high sugar content may be adjusted with water to
not less than 22Brix before fermentation, in most
• Most fruit-type wines are marketed as fresh fruity
products with as much as possible of the
characteristic flavor and color of the specific
• They tend to lose their fruit flavor and develop
harshness or bitterness as they age or oxidize.
General Production Practices
• Fermentation may take place in the presence of the
whole macerated fruit. Usually the pulp is pressed off
and removed within two to three days to avoid
alcoholic extraction of bitter or haze-producing
• Often heat is used to disrupt cells of fruit to aid
pressing before fermentation. It is a common in
processing Concord grapes.
• Pectinase, pectin-splitting enzymes, are added to
increase juice yield and to help clarify the juice,
especially in high-pectin stone fruits such as plums.
• Wine yeast are added and usually nutrients such as
ammonium phosphate (DAP) and yeast extracts.
• Moderately high levels of sulfur dioxide (100 to
200 ppm) are used as the juice of these fruits are
highly susceptible to oxidative browning and other
• Minimal contact with air is also practiced.
Molecular SO2: 0.8
Free SO2
For a wine to be stable from
bacterial spoilage, Free SO2
levels need to be at higher
levels as pH levels increases.
Above 50 ppm Free SO2, the
wines will start to have a
noticeable “chemical” smell to
most people.
• Bentonite & Sparkaloid is used to remove proteins for clarity
and heat stability. Tannin levels is usually low and the wines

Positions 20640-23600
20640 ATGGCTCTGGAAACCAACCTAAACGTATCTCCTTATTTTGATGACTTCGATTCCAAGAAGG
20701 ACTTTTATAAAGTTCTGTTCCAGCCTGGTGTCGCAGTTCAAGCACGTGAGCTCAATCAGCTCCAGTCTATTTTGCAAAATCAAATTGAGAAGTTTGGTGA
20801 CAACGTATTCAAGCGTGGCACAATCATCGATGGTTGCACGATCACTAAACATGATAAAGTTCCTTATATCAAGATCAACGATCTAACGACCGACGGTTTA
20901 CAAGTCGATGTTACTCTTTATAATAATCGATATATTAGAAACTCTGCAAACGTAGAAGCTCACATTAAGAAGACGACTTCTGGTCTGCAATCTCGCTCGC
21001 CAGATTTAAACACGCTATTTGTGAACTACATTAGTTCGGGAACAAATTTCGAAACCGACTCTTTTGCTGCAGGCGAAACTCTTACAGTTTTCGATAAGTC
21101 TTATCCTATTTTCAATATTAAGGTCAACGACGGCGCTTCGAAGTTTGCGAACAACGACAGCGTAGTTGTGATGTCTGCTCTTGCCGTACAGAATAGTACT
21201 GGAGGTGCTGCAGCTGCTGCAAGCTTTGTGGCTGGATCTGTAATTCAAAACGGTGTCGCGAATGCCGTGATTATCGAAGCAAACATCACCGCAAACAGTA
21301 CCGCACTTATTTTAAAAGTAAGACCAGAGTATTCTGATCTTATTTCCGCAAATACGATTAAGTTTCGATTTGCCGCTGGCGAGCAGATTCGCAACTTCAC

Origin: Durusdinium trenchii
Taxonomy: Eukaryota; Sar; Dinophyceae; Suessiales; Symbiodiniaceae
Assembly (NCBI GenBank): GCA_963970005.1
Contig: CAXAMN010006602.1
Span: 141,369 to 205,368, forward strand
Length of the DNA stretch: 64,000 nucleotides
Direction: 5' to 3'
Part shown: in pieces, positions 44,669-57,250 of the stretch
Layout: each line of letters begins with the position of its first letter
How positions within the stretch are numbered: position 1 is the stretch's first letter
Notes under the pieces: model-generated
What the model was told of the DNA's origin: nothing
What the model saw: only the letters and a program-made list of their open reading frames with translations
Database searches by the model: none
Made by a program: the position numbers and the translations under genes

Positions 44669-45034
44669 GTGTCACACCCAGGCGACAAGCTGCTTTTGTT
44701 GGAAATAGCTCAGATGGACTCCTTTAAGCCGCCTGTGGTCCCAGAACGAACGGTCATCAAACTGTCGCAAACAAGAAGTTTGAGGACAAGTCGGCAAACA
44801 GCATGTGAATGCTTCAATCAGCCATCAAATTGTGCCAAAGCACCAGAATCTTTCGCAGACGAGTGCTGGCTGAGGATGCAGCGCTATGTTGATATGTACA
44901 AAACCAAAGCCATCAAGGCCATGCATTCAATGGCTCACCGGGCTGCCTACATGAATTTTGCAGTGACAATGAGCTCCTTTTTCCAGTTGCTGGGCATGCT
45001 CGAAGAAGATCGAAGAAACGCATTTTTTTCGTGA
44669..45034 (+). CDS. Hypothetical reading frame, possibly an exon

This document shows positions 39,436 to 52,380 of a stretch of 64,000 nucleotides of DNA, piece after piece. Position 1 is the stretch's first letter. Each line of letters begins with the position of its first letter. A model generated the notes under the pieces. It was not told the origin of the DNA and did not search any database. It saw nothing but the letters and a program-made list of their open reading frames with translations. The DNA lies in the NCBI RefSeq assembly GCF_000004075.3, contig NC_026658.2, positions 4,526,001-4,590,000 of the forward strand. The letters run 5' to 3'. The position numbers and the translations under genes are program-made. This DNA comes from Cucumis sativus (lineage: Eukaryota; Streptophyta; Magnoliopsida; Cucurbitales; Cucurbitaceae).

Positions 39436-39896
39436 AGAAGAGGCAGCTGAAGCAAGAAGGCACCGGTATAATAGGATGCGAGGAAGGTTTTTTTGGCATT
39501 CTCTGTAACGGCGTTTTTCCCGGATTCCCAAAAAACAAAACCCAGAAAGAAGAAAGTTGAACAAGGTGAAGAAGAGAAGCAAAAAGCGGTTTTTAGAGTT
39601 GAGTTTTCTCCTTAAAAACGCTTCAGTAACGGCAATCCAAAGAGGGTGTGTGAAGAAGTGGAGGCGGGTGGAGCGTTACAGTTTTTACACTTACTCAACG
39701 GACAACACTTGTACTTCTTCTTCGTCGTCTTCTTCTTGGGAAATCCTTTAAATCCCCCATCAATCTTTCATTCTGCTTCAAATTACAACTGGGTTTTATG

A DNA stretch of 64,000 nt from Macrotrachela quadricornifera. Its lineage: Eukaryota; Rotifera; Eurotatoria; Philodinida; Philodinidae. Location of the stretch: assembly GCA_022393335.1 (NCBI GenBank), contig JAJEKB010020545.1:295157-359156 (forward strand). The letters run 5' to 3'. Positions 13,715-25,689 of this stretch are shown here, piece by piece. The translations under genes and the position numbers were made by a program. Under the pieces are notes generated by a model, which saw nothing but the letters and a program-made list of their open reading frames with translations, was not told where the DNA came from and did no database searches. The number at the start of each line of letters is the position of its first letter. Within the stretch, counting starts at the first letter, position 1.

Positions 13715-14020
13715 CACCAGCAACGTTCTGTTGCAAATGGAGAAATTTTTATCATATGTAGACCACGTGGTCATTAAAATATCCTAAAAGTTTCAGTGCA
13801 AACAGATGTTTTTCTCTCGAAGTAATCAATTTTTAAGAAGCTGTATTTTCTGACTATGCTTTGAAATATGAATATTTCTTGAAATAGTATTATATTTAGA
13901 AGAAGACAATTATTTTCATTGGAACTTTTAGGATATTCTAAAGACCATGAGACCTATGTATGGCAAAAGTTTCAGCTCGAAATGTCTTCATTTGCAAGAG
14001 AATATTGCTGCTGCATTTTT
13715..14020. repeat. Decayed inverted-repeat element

are not as stable to air, or as easily fined or clarified, as grape
• Sterile filtration or pasteurization ($) is often needed if there
is residual fermentable sugar in the bottle.
• Raw fruit material can be less costly, especially if suitable
substandard cheaper grade B produce is available.
• Multiple harvest periods (cherries in July to apples in
September) help to maximize the use of wine making
equipment and space out production.
• Frozen fruit is often good quality, adding to the flexibility of
• Short fermentation periods and fast completion aid in quick
turnover for return on investment.
• Fruit wines range from dry still table wine to light fruity,
sparkling, carbonated and sweet dessert style.
Examples of fruit wines:
• Strawberry: dry, off-dry, dessert, iced, sparkling.
• Rhubarb: Base wine, dry, off-dry.
• Wild Black Cherry Wine (Chokecherry): dessert, off-dry.
• Cherry: dry, off-dry, dessert.
• Raspberry: dry, dessert, fortified.
• Black Currant: dry, off-dry, dessert, fortified, sparkling.
• Blueberry: dry, off-dry, sweet, sparkling.
• Apple: dry, off-dry, dessert, iced, fortified.
Fruit Wine Economics
PMXw “How to make Ice-style apple & fruit
wine” Dr. Joseph Fiola, Maryland Extension.
• 5 bushels of apples/ 220 lbs. @ $0.10/lbs.
• 18 gallons @ 15 Brix
• Freeze to 8 gallons @ 28 Brix, about 7 gallons
of “cryogenic apple wine”
• Value added: 70 half bottles @ $15 = $1,050
• From $22 worth of apples.
Neige Apple Ice Wine
• Another Utube find, Quebec, owned by
Boisset family of France.
• Ice wine, frozen on the tree, yield 15%
• Value $40+ per half bottle.
• Cryogenic wine, frozen juice concentrated,
yield 20%
• Value $28 per half bottle.
• Neige means “snow” in French.
Apple wine experiment
• To see how a yeast affect Apple wine flavor.
• Scott labs yeast: 71B and
• Ag Center apples (82 pounds, including
approx. 30 lbs. crab*) were frozen, thawed
and pressed, then SO2
• Nutrient added
• Measured SO2, pH and T.A.
25 Liter Bladder press
Juice Statistics
5.5 gallons juice
13.4 Brix, pH 3.40, TA 0.41
Adjusted to 22.5 Brix with 122g/L Sugar
Stir and divide into 3 buckets
Add rehydrated Cotes des Blanc yeast and later
Fermaid nutrient.
• A: zero added Tannin
• B: 50ppm FT Blanc Soft
• C: 100ppm FT Blanc Soft
Fermentation and finish
15 day fermentation
Nutrient DAP ½ teaspoon/gallon day 5 & 7.
Racked twice and add Bentonite clay.
Racked and add Hot Sparkaloid.
Racked and added SO2 and 1/2g/L citric acid.
Bottled 12.5% alcohol and Zero residual sugar
Which tastes the sweetest?
Which do you prefer?